When I look inside myself, I see someone who is feeling stronger, more empowered, and more womanly.

Sexual healing

Which brings us to last week. I got a message from that long-ago boyfriend who had told me I was so terribly broken, asking if we could talk on the phone. We haven’t had a conversation in over a decade.

I have carried a huge amount of anger at him.  I have been SO angry that I made him into an ogre in my mind.

But as I anticipated our phone conversation, something BIG shifted. I realized just how much I contributed to the dysfunction of that relationship.  I was so convinced that I was damaged and broken that I chose a partner who continually affirmed that for me.  In fact, I couldn’t have had a relationship with someone who treated me well because I didn’t believe I deserved it.

When we got on the phone, an astounding thing happened – we were able to reach back through the years and acknowledge each of our roles in that relationship and apologize to each other.

I spent most of last weekend feeling like my head had exploded.  How to reconcile 12 years of believing someone is the devil incarnate with a single conversation that shows that he’s just a man who’s been dealing with his own demons?

But it gets even more mind blowing….

The other day I got another message from him.  It read in part, “…even though our sex life was super dysfunctional you were actually a very good lover because you cared, you tried and you were adventurous. Those things were important to me and I appreciated it.”

Things aren’t always what they look like


I based my beliefs about my safety in sexual situations on incomplete information from my dad.

I based my judgments of myself as a lover for the last 15 years on incomplete information from an old boyfriend.

And we all know that the largest sexual organ in the body – the one that governs our ability to feel and engage and respond – is our brain.  My brain was so filled with incomplete information and other useless garbage that there wasn’t room for healthy sexual encounters.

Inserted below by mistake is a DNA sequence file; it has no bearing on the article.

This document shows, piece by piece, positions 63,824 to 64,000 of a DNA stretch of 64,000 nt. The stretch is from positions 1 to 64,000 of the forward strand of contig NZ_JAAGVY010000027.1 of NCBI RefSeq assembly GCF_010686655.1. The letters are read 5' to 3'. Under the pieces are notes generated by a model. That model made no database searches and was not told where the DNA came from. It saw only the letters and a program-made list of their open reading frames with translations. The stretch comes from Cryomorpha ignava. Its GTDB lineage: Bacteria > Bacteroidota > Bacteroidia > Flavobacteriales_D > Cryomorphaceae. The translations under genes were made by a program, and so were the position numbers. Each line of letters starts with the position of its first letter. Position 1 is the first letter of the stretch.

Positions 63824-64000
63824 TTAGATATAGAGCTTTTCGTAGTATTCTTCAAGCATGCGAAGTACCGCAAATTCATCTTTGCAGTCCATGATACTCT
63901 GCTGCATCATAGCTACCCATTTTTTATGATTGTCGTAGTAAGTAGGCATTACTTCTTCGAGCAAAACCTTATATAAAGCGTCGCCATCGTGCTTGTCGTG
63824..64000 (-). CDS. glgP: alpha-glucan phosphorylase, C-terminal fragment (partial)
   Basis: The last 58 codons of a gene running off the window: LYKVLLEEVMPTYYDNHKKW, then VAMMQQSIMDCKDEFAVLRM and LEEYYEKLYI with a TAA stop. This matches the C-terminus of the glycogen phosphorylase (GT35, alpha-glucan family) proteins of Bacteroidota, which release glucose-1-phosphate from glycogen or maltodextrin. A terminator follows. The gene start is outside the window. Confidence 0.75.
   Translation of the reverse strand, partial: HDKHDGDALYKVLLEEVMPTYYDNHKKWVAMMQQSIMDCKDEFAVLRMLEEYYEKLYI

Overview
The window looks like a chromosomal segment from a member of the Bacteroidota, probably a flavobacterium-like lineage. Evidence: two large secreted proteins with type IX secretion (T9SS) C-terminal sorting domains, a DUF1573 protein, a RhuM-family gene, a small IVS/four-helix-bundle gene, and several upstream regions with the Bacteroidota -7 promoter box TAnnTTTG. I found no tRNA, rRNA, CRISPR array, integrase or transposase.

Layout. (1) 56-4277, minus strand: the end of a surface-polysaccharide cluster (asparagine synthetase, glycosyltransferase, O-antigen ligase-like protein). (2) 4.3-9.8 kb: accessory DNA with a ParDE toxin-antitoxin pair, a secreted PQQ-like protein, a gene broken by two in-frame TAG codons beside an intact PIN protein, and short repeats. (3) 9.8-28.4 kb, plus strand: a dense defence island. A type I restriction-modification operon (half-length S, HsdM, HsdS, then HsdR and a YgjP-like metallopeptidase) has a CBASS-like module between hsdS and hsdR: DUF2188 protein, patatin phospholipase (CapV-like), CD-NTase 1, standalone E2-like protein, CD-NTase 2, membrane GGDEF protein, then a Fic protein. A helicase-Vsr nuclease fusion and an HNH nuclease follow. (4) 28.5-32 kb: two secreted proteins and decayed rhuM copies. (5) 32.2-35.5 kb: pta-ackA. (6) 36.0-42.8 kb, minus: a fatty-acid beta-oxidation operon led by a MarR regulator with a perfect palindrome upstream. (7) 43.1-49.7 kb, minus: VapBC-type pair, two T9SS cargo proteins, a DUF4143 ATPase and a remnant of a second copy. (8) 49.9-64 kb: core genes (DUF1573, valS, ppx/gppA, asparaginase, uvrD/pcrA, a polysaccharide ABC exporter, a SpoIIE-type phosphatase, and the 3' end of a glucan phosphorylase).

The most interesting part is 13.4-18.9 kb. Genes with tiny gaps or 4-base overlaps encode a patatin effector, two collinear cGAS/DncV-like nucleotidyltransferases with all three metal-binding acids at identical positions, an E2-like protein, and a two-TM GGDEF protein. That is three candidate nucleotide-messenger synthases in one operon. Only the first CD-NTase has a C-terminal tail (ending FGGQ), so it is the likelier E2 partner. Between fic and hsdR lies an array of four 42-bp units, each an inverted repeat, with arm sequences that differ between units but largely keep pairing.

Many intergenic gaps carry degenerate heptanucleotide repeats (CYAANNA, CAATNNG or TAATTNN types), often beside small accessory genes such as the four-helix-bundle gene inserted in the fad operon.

The fear of being broken and unlovable started very young and followed me through my life.  No one person is the bad guy in this story – I just used everything I heard from them to confirm what I already believed.

But it was compounded by the fact that I was too scared to talk about any of it.  I kept quiet so it festered.

I wish I could reach back to that 7 year old girl, and the 12 year old girl, and the 17 year old girl, and the 23 year old young woman, and all the rest and tell them – you are okay.  There’s nothing wrong.  You are not broken.  The only thing that needs to change is what you’re thinking.

If you take away one thing from this post…

I hope it’s that no matter what your version of sexual fear/dysfunction/discomfort is, you’re not broken.  You are still reliving some old messages, patterns and beliefs that you picked up somewhere along the way…but you are entirely capable of releasing them.  And you will when you’re ready.

You are not alone.

We are not broken.

Men are not the enemy.  Parents are not the enemy.  Society and TV and magazines are not the enemy.

The enemy is this: SILENCE.

It’s time to start talking about our sexuality.  It’s time to start sharing our fears and experiences. It’s time to start supporting each other in finding our power and strength as women.